Talking too much only serves to place a big, red target on your back, and the more attention you attract, the more you’ll have to back up your words.
In prison, that translates to absolute disaster for a person. You never want to actually back up petty talk, it’s not pretty.
So, for the duration of my time spent locked up, I learned to mind my own business, never ask questions, laugh quietly at jokes, and read for over eight hours at a time. I did everything within my power to stay under the radar.
And guess what.
Now that I’ve been back in society for over a year, the simple (yet incredibly difficult, for an extrovert like me at least) strategy of just shutting up and listening has worked wonders for me.
Because I’m being silent and listening more than I did before prison, I learn more than I ever have. People trust me with confidential information because they know I don’t spread rumors, and it’s a cool feeling knowing that people can trust you. It builds a respect for yourself you never knew you had.
Don’t talk so much. Experiment for just a day, and try your best to say absolutely nothing and only listen to people speak. The results will amaze you.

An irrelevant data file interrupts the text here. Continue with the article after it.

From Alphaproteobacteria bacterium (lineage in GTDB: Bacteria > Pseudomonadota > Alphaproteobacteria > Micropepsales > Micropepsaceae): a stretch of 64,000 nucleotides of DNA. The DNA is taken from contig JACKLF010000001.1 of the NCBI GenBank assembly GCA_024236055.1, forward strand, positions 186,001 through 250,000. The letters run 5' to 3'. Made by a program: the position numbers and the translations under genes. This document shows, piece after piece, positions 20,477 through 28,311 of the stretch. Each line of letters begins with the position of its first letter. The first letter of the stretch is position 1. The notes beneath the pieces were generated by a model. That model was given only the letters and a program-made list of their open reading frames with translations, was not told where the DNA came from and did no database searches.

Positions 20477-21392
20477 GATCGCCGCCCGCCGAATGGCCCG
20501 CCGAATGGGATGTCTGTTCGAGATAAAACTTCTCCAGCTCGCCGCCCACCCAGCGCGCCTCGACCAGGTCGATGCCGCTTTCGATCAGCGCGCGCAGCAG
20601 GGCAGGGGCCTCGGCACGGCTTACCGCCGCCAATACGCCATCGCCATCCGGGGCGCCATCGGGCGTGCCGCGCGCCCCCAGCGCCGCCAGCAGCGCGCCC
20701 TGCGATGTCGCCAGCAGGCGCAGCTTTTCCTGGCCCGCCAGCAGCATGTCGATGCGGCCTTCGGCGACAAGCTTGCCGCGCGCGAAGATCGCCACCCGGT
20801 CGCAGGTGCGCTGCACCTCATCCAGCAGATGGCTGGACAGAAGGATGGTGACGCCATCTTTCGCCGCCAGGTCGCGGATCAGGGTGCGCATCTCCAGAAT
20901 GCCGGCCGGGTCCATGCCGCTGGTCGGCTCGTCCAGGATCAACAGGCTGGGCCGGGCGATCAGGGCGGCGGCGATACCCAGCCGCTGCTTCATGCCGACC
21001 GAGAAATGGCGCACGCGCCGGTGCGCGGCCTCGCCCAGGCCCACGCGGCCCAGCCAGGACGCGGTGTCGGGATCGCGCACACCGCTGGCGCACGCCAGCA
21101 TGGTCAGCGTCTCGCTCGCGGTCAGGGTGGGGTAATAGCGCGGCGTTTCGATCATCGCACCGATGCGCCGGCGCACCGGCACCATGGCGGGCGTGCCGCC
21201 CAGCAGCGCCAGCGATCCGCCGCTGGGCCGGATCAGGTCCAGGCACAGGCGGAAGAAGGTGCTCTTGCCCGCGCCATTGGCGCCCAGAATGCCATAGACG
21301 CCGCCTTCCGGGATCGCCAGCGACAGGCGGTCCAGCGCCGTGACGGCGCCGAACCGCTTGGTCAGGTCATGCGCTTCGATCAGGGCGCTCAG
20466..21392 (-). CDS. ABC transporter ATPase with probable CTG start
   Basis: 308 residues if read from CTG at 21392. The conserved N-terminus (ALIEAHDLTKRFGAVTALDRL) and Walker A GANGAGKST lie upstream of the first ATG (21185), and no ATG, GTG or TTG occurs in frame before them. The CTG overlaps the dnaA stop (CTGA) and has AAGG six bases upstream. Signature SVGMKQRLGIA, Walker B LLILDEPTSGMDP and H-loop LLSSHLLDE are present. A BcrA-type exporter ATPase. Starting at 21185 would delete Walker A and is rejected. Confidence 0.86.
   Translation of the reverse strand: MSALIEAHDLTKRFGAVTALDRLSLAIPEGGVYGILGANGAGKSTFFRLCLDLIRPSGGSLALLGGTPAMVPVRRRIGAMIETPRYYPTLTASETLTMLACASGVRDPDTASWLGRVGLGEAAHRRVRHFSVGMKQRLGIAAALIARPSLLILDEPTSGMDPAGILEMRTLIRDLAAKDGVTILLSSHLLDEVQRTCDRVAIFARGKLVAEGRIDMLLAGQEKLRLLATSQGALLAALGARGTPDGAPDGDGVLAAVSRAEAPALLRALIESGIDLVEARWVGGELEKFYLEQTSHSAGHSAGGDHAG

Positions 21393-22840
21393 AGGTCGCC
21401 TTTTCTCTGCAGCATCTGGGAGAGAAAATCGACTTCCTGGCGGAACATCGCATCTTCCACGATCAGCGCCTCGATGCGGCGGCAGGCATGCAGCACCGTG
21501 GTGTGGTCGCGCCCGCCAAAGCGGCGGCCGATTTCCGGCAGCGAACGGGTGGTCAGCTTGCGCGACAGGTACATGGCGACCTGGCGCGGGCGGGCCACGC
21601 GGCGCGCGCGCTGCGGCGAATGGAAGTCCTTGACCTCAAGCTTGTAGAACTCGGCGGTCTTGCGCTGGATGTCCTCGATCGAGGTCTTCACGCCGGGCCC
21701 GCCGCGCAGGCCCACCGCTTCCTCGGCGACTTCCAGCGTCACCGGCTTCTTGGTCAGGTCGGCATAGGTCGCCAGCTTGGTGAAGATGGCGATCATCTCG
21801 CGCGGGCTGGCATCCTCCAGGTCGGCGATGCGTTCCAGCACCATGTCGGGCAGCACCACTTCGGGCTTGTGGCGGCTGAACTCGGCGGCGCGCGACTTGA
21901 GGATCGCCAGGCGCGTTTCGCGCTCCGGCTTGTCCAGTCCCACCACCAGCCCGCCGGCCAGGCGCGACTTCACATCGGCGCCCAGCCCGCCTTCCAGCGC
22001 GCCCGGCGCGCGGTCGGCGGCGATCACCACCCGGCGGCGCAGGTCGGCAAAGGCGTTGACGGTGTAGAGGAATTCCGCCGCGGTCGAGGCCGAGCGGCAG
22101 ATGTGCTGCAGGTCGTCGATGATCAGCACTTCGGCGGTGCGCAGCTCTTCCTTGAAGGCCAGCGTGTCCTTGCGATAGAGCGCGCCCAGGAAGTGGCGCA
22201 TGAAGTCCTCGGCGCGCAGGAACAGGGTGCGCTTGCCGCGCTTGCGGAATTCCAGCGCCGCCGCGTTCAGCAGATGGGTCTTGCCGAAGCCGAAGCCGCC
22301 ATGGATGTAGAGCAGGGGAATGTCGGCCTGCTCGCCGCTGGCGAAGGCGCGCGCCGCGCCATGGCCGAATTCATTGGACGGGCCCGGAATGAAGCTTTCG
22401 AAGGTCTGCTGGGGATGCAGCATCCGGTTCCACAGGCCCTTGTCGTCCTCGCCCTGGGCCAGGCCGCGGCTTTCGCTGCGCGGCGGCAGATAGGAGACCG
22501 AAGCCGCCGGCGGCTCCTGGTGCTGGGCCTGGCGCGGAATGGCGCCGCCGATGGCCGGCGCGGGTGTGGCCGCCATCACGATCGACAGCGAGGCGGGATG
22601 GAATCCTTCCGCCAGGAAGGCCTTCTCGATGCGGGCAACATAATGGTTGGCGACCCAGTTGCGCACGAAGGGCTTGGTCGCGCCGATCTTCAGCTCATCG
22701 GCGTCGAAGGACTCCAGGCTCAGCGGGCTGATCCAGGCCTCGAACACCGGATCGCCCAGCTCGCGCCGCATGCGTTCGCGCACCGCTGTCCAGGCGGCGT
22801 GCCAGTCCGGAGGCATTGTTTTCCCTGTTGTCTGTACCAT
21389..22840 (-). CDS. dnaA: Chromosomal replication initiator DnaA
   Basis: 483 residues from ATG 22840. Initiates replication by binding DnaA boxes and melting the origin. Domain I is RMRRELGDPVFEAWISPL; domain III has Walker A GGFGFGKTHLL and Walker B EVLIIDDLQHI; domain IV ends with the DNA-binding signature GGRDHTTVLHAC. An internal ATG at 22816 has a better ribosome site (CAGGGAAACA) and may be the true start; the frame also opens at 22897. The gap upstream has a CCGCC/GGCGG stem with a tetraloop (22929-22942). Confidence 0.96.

You’re more resilient than you realize.
Do you think I grew up thinking I’d ever spend time in a state penitentiary?
Of course not. My parents have been married for 25 years, I’ve always been blessed with a stable home. I attended a private Christian school until I was in high school. I played sports and participated in debate. I graduated on time. I went to college and got involved in a life I didn’t even realize was so incredibly illegal.
I was raided just a brisk walk away from where I was going to school and maintaining a 4.0 gpa.
So, when my lawyer informed me I was facing a potential 30 years behind bars I could’ve broke down and went clinically insane. I’d never even been arrested before! How is it possible the courts weren’t able to make an exception for a “kid” like me?
Well, you find out pretty quickly the court system doesn’t care who you are, or where you came from. If you did the crime, you’re going to do the time. That’s how the saying goes!
As I was battling my case though, I began to surprise myself.
Although I was depressed and scared, I kept waking up and dealing with my responsibilities.
I had good days. Spectacular days even, and I smiled and enjoyed the company of my friends and family while I still had the chance.
I went on long walks, enjoying the breeze while counting my blessings.
I listened to music and had the best workouts of my life.